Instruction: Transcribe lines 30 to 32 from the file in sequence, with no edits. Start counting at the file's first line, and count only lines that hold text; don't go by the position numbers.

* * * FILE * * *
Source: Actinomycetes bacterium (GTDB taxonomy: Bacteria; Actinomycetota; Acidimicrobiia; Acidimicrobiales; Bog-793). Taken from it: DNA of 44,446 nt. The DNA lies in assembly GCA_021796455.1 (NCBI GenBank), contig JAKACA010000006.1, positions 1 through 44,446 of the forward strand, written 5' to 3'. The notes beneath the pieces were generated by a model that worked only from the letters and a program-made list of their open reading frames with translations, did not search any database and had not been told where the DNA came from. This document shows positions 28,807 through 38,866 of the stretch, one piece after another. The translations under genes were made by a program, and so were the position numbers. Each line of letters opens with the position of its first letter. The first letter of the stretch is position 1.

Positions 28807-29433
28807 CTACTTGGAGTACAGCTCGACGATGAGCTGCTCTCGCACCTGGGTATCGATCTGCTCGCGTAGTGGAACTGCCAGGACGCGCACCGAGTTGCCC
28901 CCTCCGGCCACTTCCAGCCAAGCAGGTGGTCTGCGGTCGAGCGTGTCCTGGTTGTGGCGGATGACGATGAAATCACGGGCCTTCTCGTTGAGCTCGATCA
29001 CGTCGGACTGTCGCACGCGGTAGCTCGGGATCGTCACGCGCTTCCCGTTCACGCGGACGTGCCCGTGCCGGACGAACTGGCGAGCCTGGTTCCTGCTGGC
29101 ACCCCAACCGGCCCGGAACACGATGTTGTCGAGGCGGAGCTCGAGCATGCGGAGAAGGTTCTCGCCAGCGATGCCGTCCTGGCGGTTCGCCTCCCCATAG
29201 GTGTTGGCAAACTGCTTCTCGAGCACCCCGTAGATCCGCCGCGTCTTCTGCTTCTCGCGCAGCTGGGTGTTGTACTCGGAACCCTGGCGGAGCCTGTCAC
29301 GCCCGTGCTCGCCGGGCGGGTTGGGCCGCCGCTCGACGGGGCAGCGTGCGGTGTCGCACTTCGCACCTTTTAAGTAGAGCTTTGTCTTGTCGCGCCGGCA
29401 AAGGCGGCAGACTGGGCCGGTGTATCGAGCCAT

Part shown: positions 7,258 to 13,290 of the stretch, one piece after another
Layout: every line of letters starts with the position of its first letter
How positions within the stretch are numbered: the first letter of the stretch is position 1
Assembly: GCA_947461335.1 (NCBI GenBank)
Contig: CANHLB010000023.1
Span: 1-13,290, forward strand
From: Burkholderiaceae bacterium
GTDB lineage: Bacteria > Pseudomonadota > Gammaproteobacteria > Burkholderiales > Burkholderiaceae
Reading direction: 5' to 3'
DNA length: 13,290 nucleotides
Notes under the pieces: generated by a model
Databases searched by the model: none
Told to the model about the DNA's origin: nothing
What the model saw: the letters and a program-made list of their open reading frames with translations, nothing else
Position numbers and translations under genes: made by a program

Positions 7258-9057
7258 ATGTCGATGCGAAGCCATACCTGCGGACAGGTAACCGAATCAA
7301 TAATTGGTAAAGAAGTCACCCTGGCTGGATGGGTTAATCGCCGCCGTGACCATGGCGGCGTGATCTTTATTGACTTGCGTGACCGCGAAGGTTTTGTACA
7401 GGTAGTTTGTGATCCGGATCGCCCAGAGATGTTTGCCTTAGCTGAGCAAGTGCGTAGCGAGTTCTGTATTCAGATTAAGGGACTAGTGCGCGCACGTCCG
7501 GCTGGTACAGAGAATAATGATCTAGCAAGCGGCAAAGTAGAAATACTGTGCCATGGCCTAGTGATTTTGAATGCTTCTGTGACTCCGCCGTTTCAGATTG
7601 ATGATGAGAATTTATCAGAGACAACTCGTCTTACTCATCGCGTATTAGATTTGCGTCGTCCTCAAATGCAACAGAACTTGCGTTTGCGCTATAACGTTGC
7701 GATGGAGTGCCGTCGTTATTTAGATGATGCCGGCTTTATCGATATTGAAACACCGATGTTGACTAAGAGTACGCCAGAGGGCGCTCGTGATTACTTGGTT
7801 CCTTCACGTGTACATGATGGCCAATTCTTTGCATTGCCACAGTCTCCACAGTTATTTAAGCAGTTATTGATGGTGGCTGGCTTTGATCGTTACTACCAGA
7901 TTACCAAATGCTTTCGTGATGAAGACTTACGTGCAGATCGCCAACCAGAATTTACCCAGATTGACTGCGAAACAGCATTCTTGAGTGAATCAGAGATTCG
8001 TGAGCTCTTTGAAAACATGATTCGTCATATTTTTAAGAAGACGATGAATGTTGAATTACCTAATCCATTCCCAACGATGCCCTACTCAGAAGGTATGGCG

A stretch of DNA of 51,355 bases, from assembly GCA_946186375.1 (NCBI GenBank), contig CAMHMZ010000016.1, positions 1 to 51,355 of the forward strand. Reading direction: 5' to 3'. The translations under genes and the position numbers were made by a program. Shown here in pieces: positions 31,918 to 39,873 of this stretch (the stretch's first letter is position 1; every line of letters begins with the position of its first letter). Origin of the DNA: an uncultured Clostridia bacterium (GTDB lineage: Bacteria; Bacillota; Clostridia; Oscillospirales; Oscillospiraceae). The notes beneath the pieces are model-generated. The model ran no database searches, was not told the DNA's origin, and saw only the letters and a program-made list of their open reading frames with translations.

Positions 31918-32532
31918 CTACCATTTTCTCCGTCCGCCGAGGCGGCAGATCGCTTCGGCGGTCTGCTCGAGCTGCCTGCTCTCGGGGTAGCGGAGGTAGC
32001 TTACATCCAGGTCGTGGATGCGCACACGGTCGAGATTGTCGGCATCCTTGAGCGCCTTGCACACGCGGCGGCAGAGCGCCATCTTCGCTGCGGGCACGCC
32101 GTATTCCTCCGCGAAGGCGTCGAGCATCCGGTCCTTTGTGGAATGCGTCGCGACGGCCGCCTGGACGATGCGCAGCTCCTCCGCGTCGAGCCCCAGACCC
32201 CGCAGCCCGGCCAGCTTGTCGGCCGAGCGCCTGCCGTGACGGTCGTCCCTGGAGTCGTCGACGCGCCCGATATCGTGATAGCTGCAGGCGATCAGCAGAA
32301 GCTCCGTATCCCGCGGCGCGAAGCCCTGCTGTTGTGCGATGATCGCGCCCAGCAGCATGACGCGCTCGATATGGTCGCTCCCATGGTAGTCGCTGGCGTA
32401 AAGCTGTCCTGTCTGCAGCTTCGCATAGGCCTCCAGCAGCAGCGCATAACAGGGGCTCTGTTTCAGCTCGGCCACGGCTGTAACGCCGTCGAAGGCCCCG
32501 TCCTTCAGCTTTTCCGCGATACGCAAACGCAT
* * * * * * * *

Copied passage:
7601 ATGATGAGAATTTATCAGAGACAACTCGTCTTACTCATCGCGTATTAGATTTGCGTCGTCCTCAAATGCAACAGAACTTGCGTTTGCGCTATAACGTTGC
7701 GATGGAGTGCCGTCGTTATTTAGATGATGCCGGCTTTATCGATATTGAAACACCGATGTTGACTAAGAGTACGCCAGAGGGCGCTCGTGATTACTTGGTT
7801 CCTTCACGTGTACATGATGGCCAATTCTTTGCATTGCCACAGTCTCCACAGTTATTTAAGCAGTTATTGATGGTGGCTGGCTTTGATCGTTACTACCAGA